# Everything Provable is Provable in Zero-Knowledge

Conference paper

First Online:

- 72 Citations
- 2 Mentions
- 2k Downloads

## Abstract

Assuming the existence of a secure probabilistic encryption scheme, we show that every language that admits an interactive proof admits a (computational) zero-knowledge interactive proof. This result extends the result of Goldreich, Micali and Wigderson, that, under the same assumption, all of *NP* admits zero-knowledge interactive proofs. Assuming envelopes for bit commitment, we show tht every language that admits an interactive proof admits a perfect zero-knowledge interactive proof.

## Keywords

Proof System Oblivious Transfer Common Input Interactive Proof Public History
These keywords were added by machine and not by the authors. This process is experimental and the keywords may be updated as the learning algorithm improves.

Download
to read the full conference paper text

## References

- [AH]Adleman, L., and M. Huang, “Recognizing Primes in Random Polynomial Time,”
*Proceedings of the 19th STOC*, 1987, pp. 462–469.Google Scholar - [Babtano]Babai, L., “Trading Group Theory for Randomness,”
*Proceedings of the 17th STOC*, 1985, pp. 421–429.Google Scholar - [Bartano]Barrington, D., “Bounded Width Polynomial Size Branching Programs Recognize Exactly Those Languages in
*NC*^{1},”*Proceedings of the 18th STOC*, 1986, pp. 1–5.Google Scholar - [BaM]Babai, L. and S. Moran, “Arthur-Merlin Games: A Randomized Proof System, and a Hierarchy of Complexity Classes,” manuscript.Google Scholar
- [Bl]Blum, M., “Coin Flipping by Telephone,”
*IEEE COMPCON*, 1982, pp. 133–137.Google Scholar - [BHZ]Boppana, R., J. Håstad, and S. Zachos, “Does co-NP Have Short Interactive Proofs?”, Information Processing Letters, 1987, pp. 127–132.MathSciNetCrossRefGoogle Scholar
- [Br]Brassard, G.,
*personal communication*, Augest 1988.Google Scholar - [CDG]Chaum, D., I. Damgård, and J. van de Graaf, “Multiparty Computations Ensuring Privacy of Each Party’s Input and Correctness of the Result,” Proceedings of Crypto-87, pp. 87–119.Google Scholar
- [Fe]Feldman, P., “The Optimum Prover Lives in
*PSPACE*,” manuscript.Google Scholar - [Fo]Fortnow, L., “The Complexity of Perfect Zero-Knowledge,”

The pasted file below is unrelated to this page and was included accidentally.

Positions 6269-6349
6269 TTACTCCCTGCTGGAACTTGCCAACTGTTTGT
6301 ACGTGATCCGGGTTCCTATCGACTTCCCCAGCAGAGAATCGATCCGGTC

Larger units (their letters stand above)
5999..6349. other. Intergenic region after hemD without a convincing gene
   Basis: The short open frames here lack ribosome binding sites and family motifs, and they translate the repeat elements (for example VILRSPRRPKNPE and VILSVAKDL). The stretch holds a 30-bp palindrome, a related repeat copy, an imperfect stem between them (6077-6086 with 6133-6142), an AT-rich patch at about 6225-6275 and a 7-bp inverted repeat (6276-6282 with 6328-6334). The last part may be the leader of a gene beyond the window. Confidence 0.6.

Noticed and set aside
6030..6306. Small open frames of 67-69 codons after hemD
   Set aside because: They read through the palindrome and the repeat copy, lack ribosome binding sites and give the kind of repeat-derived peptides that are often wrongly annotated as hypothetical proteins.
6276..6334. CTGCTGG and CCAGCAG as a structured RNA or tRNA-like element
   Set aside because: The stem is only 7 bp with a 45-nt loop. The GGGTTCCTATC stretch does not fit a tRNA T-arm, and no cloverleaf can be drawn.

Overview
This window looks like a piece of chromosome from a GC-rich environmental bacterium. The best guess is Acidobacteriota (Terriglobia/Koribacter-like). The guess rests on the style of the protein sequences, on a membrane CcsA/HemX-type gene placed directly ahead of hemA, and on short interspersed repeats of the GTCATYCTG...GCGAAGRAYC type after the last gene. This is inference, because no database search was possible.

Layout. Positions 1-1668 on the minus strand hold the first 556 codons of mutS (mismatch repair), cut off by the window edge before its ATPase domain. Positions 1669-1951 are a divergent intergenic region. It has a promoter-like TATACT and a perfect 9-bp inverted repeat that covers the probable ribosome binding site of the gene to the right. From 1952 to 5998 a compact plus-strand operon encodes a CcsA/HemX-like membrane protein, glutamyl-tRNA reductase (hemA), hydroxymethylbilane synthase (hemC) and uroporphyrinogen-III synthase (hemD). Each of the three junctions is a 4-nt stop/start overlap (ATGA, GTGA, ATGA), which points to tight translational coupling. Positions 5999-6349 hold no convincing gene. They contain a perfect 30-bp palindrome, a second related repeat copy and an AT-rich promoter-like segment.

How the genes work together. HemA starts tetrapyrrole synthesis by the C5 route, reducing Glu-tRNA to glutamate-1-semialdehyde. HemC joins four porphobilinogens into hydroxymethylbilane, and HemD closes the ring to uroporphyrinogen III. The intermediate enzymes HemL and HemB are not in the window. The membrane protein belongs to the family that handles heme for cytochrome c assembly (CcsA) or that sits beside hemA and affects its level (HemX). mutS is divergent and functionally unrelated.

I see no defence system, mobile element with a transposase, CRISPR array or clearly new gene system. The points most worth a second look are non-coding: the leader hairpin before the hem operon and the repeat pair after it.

*Proceedings of the 19th STOC*, 1987, pp. 204–209.Google Scholar - [G]Goldreich, O., “Randomness, Interactive Proofs and Zero-Knowledge (a survey),” Technion Technical Report, 1987.Google Scholar
- [GK]Goldwasser, S., and J. Kilian, “Almost All Primes Can Be Quickly Certified,”
*Proceedings of the 18th STOC*, 1986, pp. 316–329.Google Scholar - [GM]Goldwasser., S., and S. Micali, “Probabilistic Encryption,”
*Journal of Computer and System Sciences*, Vol. 28, No. 2, 1984, pp. 270–299.MathSciNetCrossRefGoogle Scholar - [GMR]Goldwasser, S., S. Micali, and C. Rackoff, “Knowledge Complexity of Interactive Proofs,”
*Proceedings of the 17th STOC*, 1985, pp. 291–305Google Scholar - [GMS]Goldreich, M., Y. Mansour, and M. Sipser, “Interactive Proof Systems: Provers that Never Fail and Random Selection,”
*Proceedings of the 28th FOCS*, 1987, pp. 449–461.Google Scholar - [GMW1]Goldreich, O., S. Micali, and A. Wigderson, “Proofs that Yield Nothing but their Validity and a Methodology of Cryptographic Protocol Design,”
*Proceedings of the 27th FOCS*, 1986, pp. 174–187.Google Scholar - [GMW2]Goldreich, O., S. Micali, and A. Wigderson, “How to Play Any Mental Game, or, A Completeness Theorem for Protocols with Honest Majority,”
*Proceedings of the 19th STOC*, 1987, pp. 218–229.Google Scholar - [GS]Goldwasser, S., and M. Sipser, “Arthur Merlin Games versus Interactive Proof Systems,”
*Proceedings of the 18th STOC*, 1986, pp. 59–68.Google Scholar - [I]Impagliazzo, R.,
*personal communications*, 1987.Google Scholar - [IY]Impagliazzo, R., and M. Yung, “Direct Minimum-Knowledge Computations,” Proceedings of Crypto-87, pp. 40–51.Google Scholar
- [K1]Kilian, J., “Founding Cryptography on Oblivious Transfer,”
*Proceedings of the 20th STOC*, 1988, pp. 20–31.Google Scholar - [K2]Kilian, J., “Primality Testing and the Cryptographic Complexity of Noisy Communications Channels,” MIT Ph.D. Thesis (in preparation), 1988.Google Scholar
- [L]Levin, L., “One-way Functions and Pseudorandom Generators,”
*Proceedings of the 17th STOC*, 1985, pp. 363–368.Google Scholar - [MRS]Micali, S., C. Rackoff and R. Sloan, “The Notion of Security for Probabilistic Cryptosystems,”
*SIAM Journal of Computing*, 17(2):412–426, April 1988.MathSciNetCrossRefGoogle Scholar - [O]Oren, Y., “On the Cunning Power of Cheating Verifiers: Some Observations about Zero Knowledge Proofs,”
*Proceedings of the 28th FOCS*, 1987, pp. 462–471.Google Scholar - [TW]Tompa, M., and H. Woll, “Random Self-Reducibility and Zero Knowledge Interactive Proofs of Possession of Information,”
*Proceedings of the 28th FOCS*, 1987, pp. 472–482.Google Scholar - [Ya]Yao, A.C., “Theory and Applications of Trapdoor Functions,”
*Proceedings of the 23rd FOCS*, 1982, pp. 80–91.Google Scholar - [Yu]Yung, M.,
*personal communication*, Augest 1988.Google Scholar

## Copyright information

© Springer-Verlag Berlin Heidelberg 1990